$ cordctl model list AttWorkflowDriverServiceInstance -f "authentication_state=AWAITING"
ID    NAME    OF_DPID                OWNER_ID    SERIAL_NUMBER    STATUS_MESSAGE                                      UNI_PORT_ID
56            of:0000d0d3e158fede    2           PSMO00000000     ONU has been validated - Awaiting Authentication    128

Install Mininet

Ensure that the openvswitch kernel module is loaded:

sudo modprobe openvswitch

Wait for the ofdpa-ovs switch driver setting to be sync'ed to ONOS:

cordctl model sync Switch -f 'driver=ofdpa-ovs'

Next install the Mininet chart:

cd ~/cord/helm-charts
helm install -n mininet mininet --set numOlts=$NUM_OLTS --set numOnus=$NUM_ONUS_PER_OLT
~/cord/helm-charts/scripts/wait_for_pods.sh

Note: After Mininet is running, kubectl attach -ti deployment.apps/mininet will take you to the mininet> prompt. To detach press Ctrl-P Ctrl-Q.

Before proceeding

Run: brctl show

You should see two interfaces on the ponX.Y and nniX Linux bridges.

$ brctl show
bridge name     bridge id               STP enabled     interfaces
docker0         8000.02429d07b4e2       no
pon0.0          8000.bec4912b1f6a       no              veth25c1f40b
                                                        veth2a4c914f
nni0            8000.0a580a170001       no              veth3cc603fe
                                                        vethb6820963

You will see more bridges if you've configured multiple OLTs and ONUs. All of the nniX Linux bridges connect to the agg switch in Mininet on different ports.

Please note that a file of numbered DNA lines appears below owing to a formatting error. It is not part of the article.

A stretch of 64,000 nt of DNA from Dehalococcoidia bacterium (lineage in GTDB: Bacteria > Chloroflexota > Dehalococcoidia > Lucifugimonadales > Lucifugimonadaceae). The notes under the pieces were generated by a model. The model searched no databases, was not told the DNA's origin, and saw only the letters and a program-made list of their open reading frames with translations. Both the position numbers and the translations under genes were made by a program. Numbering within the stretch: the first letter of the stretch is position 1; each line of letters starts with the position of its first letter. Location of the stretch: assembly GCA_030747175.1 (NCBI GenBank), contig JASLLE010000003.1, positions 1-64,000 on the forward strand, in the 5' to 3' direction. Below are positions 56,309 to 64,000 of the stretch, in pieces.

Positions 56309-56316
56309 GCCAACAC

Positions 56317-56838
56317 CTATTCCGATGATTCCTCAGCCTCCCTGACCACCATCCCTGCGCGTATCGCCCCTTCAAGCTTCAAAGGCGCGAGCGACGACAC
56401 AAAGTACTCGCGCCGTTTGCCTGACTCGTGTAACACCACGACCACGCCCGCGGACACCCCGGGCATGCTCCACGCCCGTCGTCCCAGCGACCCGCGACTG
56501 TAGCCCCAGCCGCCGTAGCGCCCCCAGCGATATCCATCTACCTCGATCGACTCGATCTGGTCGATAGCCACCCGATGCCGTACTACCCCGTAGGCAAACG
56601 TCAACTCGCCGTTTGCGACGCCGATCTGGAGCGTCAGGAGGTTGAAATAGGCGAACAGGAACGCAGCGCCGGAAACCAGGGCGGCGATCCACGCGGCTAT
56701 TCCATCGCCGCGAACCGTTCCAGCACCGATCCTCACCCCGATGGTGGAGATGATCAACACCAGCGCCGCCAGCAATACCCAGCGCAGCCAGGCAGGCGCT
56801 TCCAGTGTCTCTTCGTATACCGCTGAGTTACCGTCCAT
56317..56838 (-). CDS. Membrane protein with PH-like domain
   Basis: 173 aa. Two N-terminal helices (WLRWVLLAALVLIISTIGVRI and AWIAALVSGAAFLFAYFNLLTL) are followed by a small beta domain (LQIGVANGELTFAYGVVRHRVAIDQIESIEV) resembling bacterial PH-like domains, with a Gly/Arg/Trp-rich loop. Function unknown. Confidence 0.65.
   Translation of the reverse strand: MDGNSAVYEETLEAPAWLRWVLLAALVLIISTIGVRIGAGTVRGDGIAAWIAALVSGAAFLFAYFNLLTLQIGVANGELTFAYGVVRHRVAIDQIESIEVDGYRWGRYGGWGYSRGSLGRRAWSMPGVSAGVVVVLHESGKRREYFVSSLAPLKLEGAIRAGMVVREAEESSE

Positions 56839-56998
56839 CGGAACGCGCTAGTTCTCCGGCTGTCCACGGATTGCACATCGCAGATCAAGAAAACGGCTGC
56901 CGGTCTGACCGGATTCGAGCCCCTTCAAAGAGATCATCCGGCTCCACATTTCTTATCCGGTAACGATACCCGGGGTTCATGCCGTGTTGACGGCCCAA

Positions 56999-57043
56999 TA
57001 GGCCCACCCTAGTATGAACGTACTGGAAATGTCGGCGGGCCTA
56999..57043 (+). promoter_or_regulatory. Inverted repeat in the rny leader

Enable pon bridges to forward EAPOL packets

This is necessary to enable the RG to authenticate:

echo 8 > /tmp/group_fwd_mask
for BRIDGE in /sys/class/net/pon*; \
do \
    sudo cp /tmp/group_fwd_mask $BRIDGE/bridge/group_fwd_mask; \
done

ONOS customizations

It’s necessary to install some custom configuration to ONOS directly. Run this command:

http -a karaf:karaf POST \
    http://127.0.0.1:30120/onos/v1/configuration/org.opencord.olt.impl.Olt defaultVlan=65535

The above command instructs the ONU to exchange untagged packets with the RG, rather than packets tagged with VLAN 0.

At this point the system should be fully installed and functional.

Validating the install

Authenticate the RG

Enter the RG pod in the voltha namespace:

RG_POD=$( kubectl -n voltha get pod | grep rg0-0 | awk '{print $1}' )
kubectl -n voltha exec -ti $RG_POD bash

If you built SiaB with multiple OLTs and ONUs, you can choose any RG to authenticate. Inside the pod, run this command:

wpa_supplicant -i eth0 -Dwired -c /etc/wpa_supplicant/wpa_supplicant.conf

You should see output like the following:

$ wpa_supplicant -i eth0 -Dwired -c /etc/wpa_supplicant/wpa_supplicant.conf
Successfully initialized wpa_supplicant
eth0: Associated with 01:80:c2:00:00:03
WMM AC: Missing IEs
eth0: CTRL-EVENT-EAP-STARTED EAP authentication started
eth0: CTRL-EVENT-EAP-PROPOSED-METHOD vendor=0 method=4
eth0: CTRL-EVENT-EAP-METHOD EAP vendor 0 method 4 (MD5) selected
eth0: CTRL-EVENT-EAP-SUCCESS EAP authentication completed successfully

Hit Ctrl-C after this point to get back to the shell prompt.

Before proceeding

In the XOS GUI, the AttDriverWorkflow Service Instance should now be in APPROVED state. You can check for this on the command line by running: